Litigation During the Pandemic, 1120 SCBJ, SC Lawyer, November 2020, #36

AuthorBy M. Dawes Cooke, Jr.
PositionVol. 32 Issue 3 Pg. 36

Litigation During the Pandemic

Vol. 32 Issue 3 Pg. 36

South Carolina BAR Journal

November, 2020

The American College of Trial Lawyers’ Interim Guidelines for Best Practices

By M. Dawes Cooke, Jr.


By now it belabors the obvious to say that the COVID-19 pandemic has changed the practice of law. It has changed the ways people interact in all walks of life, including the administration of justice. Recognizing these changes are both immediate and long-term, the American College of Trial Lawyers (“the College”) established the Task Force on Advocacy in the 21st Century “to develop and make available the College’s expertise on the issues that will confront the administration of justice in a post-pandemic world, in particular those issues that impact the discovery component and trial of civil and criminal cases and oral arguments before appellate courts.”[1]

Since it was commissioned in April 2020, the Task Force has published eight Interim Guidelines outlining best practices for conducting litigation in the post-pandemic world. The most recent, entitled “Overarching Principles Applicable to Civil Trials,” was approved by the College’s Board of Regents in September. Through these guidelines the College seeks to develop best practices to maintain public trust in the integrity of the judicial process while adapting to the logistical challenges created by the global health crisis. In its Statement of Purpose, the Task Force observes: The pandemic has “shed light on how dependent the administration of justice is on the ability of human beings to interact in person with one another. It is fundamentally true that absent good cause (trade secrets, matters involving minors, etc.) the justice system should be completely transparent: people cannot be expected to have confidence in a justice system that is hidden from real-time public view. But it has become apparent that the justice system needs to figure out how to balance the need for transparency with the need to be able to reduce in-person interaction while administering justice.”[2]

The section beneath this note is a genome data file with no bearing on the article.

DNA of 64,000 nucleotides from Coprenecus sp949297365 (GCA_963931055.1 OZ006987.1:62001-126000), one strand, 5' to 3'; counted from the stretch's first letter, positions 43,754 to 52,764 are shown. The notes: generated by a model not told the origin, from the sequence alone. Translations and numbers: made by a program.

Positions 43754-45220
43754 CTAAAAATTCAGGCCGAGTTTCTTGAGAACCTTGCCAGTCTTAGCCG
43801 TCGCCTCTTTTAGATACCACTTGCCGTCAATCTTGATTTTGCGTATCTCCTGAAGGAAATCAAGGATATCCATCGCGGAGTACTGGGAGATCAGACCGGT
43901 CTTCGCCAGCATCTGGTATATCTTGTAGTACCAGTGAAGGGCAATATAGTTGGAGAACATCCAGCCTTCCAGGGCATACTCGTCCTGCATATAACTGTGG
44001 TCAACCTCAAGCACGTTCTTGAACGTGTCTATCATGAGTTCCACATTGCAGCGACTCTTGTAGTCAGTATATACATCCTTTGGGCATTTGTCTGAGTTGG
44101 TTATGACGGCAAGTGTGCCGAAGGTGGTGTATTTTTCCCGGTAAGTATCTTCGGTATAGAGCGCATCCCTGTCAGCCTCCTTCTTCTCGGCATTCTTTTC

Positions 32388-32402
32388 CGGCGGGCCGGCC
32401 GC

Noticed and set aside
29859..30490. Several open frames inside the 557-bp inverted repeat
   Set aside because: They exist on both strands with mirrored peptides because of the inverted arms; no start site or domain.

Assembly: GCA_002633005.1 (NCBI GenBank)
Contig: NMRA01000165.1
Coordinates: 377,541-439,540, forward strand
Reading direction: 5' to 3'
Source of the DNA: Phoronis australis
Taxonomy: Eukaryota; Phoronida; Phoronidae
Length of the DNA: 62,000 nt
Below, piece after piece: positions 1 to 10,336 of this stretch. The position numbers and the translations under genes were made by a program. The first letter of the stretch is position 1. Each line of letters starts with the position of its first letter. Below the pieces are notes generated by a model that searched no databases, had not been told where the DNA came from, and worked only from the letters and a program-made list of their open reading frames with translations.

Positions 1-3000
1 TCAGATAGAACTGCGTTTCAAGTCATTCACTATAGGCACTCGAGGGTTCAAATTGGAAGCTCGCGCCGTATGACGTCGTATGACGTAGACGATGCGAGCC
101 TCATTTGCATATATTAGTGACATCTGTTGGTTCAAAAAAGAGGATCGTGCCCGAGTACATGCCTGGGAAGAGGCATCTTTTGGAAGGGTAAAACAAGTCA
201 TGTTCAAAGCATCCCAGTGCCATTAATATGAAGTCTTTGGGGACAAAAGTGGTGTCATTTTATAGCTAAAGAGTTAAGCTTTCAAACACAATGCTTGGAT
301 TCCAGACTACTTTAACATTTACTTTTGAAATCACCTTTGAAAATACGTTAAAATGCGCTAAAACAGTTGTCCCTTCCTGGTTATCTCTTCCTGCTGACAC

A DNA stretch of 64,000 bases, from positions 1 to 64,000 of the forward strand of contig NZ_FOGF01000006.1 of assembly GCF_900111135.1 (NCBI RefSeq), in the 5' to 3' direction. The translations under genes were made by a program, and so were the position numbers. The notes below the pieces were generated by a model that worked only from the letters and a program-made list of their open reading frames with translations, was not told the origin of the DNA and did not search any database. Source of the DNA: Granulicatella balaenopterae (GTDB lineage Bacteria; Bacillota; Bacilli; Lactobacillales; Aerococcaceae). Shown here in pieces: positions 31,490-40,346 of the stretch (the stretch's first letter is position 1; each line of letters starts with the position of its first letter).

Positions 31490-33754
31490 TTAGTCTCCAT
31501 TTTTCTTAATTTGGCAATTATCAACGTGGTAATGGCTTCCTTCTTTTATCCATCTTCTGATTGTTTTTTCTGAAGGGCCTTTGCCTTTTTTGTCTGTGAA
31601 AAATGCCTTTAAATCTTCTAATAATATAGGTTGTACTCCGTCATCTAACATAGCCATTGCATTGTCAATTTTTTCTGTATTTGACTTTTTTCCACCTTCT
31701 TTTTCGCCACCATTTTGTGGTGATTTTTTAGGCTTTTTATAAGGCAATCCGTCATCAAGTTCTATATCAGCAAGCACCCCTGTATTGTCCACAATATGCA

On June 1, 2020, the Task Force published its first five guidelines. These include “Remote Video Depositions and Examinations for Discovery,” “Mastering Zoom Advocacy,” “Conducting Remote Hearings by Use of Remote Video,” “Conducting Nonjury Trials by Use of Remote Video,” and “Conducting Appellate Arguments by Use of Remote Video.” On July 17, 2020, the Task Force published “Issues to be Considered When Preparing for and Conducting a Civil Jury Trial During the Pandemic.” On July 29, 2020, it added “Constitutional Protections Implicated by the Reopening of Criminal Courts in the Face of the COVID-19 Pandemic.” The guidelines can be accessed on the College’s...

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